We made it. One full year of living in the school bus.
And a riveting year at that.
It’s been a weird journey of re-learning how to road-live from a truck to a bus and, more emphatically, how to make friends.
I spent so many years never meeting anyone, and I’m unsure how to explain it. Everyone has wildly different experiences, but I think mine was more of a survival mindset than most. And when you’re busy frantically trying to figure out how to keep you and your dog alive and sane, finding people that also enjoy the things you do becomes the bottom of the list. Not to say I wasn’t desperate to find them! I truly was! But I had no idea how. I’ll never forget it was early in my fancy in AT Overland Atlas truck topper journey; I was in Kentucky at the Mammoth Caves NP, I had been before, but it was off-season, post-covid, and I was so excited to be in my fancy new truck topper, I thought for sure it would more evident that I lived in it. People would find me and talk to me (more obvious than a low-profile LEER topper as my previous home).
The back of the parking lot was full of vans and even a wooden gypsy-like camper. I nervously stood around, waiting to see someone emerge from their vehicle. A van passed, and I enthusiastically waved. But I never met anyone. No one ever said hi, and I thought this must be how it is. Maybe they were part-timers, a lot of them were, especially of the older variety, but all I could figure was no one was like me, so from then on, I stuck with that idea and kept to myself.
I suppose a bus is much more apparent, but I noticed that people with school buses all seemed to know each other. I knew Indy, and I couldn’t hop in and out of that tailgate forever, and after too many experiences of over 100 temperatures, a school bus made sense.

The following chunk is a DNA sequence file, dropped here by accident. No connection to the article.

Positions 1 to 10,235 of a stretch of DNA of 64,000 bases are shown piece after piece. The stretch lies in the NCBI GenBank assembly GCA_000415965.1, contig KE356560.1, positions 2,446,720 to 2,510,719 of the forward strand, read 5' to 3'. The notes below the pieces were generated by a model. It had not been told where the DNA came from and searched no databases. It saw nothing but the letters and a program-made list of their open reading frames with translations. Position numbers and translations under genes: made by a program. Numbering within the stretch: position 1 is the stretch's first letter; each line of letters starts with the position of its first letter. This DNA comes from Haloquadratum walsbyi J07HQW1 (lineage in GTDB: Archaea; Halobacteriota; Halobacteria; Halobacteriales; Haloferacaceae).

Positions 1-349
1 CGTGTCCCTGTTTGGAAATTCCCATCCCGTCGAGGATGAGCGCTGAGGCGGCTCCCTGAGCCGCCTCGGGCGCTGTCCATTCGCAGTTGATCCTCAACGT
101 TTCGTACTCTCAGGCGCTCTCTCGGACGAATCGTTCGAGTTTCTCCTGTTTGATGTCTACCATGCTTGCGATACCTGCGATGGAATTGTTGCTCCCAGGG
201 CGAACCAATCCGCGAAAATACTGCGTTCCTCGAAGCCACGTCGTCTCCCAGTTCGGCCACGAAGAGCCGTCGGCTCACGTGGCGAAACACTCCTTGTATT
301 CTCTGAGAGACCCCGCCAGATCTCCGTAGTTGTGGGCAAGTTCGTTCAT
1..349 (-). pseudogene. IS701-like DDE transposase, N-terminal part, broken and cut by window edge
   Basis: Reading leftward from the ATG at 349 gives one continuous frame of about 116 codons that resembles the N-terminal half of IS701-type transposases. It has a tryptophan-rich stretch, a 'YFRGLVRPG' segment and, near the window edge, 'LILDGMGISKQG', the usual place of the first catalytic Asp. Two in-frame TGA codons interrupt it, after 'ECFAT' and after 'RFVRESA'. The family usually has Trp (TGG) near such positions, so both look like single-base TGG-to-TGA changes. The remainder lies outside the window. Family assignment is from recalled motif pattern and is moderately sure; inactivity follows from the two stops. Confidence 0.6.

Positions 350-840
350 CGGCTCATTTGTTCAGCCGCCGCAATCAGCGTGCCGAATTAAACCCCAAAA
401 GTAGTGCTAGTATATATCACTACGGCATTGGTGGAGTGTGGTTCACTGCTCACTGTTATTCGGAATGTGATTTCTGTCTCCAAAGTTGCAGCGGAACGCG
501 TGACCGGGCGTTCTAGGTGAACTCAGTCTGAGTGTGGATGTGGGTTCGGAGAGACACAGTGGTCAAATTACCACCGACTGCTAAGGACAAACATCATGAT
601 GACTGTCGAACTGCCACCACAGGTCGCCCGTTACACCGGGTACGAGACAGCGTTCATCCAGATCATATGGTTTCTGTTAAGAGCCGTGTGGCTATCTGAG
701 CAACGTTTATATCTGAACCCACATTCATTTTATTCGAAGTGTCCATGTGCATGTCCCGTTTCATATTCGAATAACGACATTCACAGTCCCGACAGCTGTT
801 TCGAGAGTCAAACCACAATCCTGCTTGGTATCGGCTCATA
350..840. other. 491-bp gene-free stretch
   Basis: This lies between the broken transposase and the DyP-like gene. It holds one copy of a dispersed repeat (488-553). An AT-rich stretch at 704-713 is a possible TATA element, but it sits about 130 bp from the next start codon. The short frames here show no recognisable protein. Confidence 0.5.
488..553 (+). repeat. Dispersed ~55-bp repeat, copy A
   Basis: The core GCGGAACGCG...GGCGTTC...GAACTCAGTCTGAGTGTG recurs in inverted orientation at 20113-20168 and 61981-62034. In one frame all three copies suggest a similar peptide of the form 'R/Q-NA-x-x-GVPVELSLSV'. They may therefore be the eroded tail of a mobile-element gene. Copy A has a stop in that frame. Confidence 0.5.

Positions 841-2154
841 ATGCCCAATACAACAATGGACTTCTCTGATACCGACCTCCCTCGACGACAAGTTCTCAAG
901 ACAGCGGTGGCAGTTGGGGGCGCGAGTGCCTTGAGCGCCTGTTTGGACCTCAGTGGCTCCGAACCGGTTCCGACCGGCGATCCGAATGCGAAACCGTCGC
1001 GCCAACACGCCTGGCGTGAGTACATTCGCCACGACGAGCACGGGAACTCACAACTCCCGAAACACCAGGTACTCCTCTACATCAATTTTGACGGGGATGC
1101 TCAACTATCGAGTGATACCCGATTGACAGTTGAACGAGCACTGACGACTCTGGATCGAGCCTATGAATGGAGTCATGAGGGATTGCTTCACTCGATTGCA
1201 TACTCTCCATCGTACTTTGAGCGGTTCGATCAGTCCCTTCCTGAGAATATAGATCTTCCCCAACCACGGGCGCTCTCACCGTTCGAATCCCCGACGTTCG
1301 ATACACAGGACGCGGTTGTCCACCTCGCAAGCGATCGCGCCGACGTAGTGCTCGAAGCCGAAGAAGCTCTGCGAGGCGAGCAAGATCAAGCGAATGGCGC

After much Facebook group hunting, I realized there were gatherings, all I needed was a skoolie, and I knew I could meet people there. Looking back, it seems silly; I could have taken the truck to those events too. But my early experiences taught me otherwise, and who was I to challenge what I observed?
Even farther back, when I only had the LEER topper, I remember the only thing I was excited about working the night shift at Amazon as part of their camper-force seasonal work was that I would be with other campers. I’d meet people! Unfortunately, it was practically all couples, the older crowd, and everyone in literal campers.
They’d give me blankets and socks, worried I would freeze to death in my truck. One man even gave me the Ford hat I still wear to this day. All in all, I did meet people, just not my people, the people you can’t help but stay up late with, talk endlessly about your crazy road stories, the ones you can’t wait to see again.
I’m happy to report that I have found those people in just one short year. I didn’t need a skoolie, just an open mind, patience, and a sprinkle of research (OK, maybe a hefty sprinkle). It’s hard not to feel sad for past me, struggling alone, and thinking that I was so alone. I didn’t know where to look. An amazing thing was a solidifier of this a couple of days ago. I went to Oregon Caves (I’m a park connoisseur, what can I say), and the woman working the ticket booth began writing my tour time on the receipt. I squealed, “You hold your pen like I do!!”
It was the FIRST time I’ve ever met ANYONE that writes in the cramped, wholly inappropriate by scholastic standards, smudgy way that I’ve always done. She got a big smile, “I’ve met one other woman who holds it like this as well!” she exclaimed.
How a person holds their pen might seem insignificant, but for us freak flyers, it was a harrowing journey of being told you are always wrong. Finding another soul that chose the solitude handwriting path felt like a giant rush of fresh air.
Are we really all that different? Are we really ever alone? Are our experiences so unique that no one else could ever understand?
It certainly feels like it sometimes, but I’m beginning to see the cracks in this mindset. And I want nothing more than for others to see it too.
Considering this was only year one, I am jazzed to see what year two will bring.